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Summary: Researchers have identified a novel neurotransmitter system in the brain. The system signals transmission of innate olfactory information to areas of the brain associated with emotional processing via the TAAR5 receptor. The findings could help in the development of new treatments for depression and schizophrenia.
Source: St. Petersburg State University
Neurotransmitters are chemicals that transmit signals between neurons or from neurons to other cells. They interact with specific receptors found in the brain of humans and animals, controlling a variety of biological processes, e.g. fear, anger, pleasure, memory, energy, appetite and sleep. Today, scientists know various types of neurotransmitter systems: dopamine, norepinephrine, serotonin, histamine, glutamate, and many others. A large number of clinically used drugs for many brain disorders is based on the action on these systems.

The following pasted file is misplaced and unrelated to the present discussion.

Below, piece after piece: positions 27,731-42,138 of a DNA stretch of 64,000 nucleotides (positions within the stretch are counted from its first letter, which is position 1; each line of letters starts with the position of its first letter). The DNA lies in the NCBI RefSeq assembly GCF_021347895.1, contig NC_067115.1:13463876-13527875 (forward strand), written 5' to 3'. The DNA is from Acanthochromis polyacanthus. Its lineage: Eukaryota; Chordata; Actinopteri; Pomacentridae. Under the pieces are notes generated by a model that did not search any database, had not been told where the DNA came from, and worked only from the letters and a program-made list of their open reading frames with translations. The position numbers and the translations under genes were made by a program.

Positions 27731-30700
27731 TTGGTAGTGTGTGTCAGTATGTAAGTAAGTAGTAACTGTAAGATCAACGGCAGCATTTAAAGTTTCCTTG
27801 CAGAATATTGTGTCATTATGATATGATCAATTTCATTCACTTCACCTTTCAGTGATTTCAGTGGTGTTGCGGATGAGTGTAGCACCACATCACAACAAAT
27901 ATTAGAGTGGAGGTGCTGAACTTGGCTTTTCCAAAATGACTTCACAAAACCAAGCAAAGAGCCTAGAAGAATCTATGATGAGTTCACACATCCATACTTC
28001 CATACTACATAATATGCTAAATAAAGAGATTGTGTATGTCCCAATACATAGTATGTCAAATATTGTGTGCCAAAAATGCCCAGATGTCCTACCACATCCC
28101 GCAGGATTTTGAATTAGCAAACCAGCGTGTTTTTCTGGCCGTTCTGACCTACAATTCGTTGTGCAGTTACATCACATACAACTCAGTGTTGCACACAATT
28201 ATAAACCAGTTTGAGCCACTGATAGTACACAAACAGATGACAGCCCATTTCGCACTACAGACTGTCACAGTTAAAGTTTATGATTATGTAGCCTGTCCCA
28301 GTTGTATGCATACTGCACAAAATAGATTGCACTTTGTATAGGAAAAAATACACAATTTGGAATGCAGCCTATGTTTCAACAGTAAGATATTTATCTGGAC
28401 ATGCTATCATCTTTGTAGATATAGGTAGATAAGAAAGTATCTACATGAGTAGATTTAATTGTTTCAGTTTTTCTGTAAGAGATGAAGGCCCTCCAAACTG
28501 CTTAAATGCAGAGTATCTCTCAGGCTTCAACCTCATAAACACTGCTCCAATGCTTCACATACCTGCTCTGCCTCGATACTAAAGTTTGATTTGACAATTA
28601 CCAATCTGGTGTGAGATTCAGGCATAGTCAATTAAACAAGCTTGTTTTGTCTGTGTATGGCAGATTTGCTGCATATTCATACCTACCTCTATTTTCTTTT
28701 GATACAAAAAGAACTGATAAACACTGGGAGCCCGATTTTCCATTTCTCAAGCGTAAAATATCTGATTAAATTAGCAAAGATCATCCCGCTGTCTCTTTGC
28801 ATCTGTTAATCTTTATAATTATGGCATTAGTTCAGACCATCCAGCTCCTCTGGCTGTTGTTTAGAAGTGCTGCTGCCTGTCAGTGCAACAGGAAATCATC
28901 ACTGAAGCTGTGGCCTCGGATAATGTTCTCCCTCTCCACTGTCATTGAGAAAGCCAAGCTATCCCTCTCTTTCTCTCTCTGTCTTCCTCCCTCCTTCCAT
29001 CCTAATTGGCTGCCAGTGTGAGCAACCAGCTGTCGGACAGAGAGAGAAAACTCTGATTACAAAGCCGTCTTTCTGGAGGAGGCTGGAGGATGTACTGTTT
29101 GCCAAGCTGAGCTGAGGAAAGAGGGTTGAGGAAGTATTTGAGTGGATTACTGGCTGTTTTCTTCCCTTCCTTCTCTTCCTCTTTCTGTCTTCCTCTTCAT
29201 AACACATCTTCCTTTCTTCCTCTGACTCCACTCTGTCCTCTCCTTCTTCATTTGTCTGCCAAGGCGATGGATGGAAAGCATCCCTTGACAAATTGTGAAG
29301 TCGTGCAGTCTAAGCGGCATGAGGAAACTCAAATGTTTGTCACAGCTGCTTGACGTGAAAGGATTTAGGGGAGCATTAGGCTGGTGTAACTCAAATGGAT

The St Petersburg University researchers, together with colleagues from the Istituto Italiano di Tecnologia (Genova, Italy) and the Pavlov First St Petersburg State Medical University (St. Petersburg, Russia) conducted experiments on mutant mice. They were able to show that there is a novel neurotransmitter system in the brain – in it, signal transmission of innate olfactory information into the “emotional” brain areas occurs via the trace amine-associated receptor 5 TAAR5.
‘Trace amines are cousins of well-known neurotransmitters dopamine and serotonin,’ explains Raul Gainetdinov. ‘It is known that humans have six subtypes of trace amine-associated receptors that sense trace amines. The TAAR1 receptor is the best investigated, and it is considered so promising that in May 2019, the FDA (Food and Drug Administration, the agency of the US Department of Health and Human Services, which approves the launch of new drugs on the market) designated the experimental drug based on action on TAAR1 of Sunovion Pharmaceuticals the status of “breakthrough treatment” for schizophrenia. Since the FDA accepted the second stage of the clinical trial of their medication for schizophrenia as the third stage, the drug should enter the market within a few years. This should be the first antipsychotic drug in the world that is not a dopamine receptor blocker. It is worth noting that researchers of the St. Petersburg State University are also developing new drugs based on the action on TAAR1.’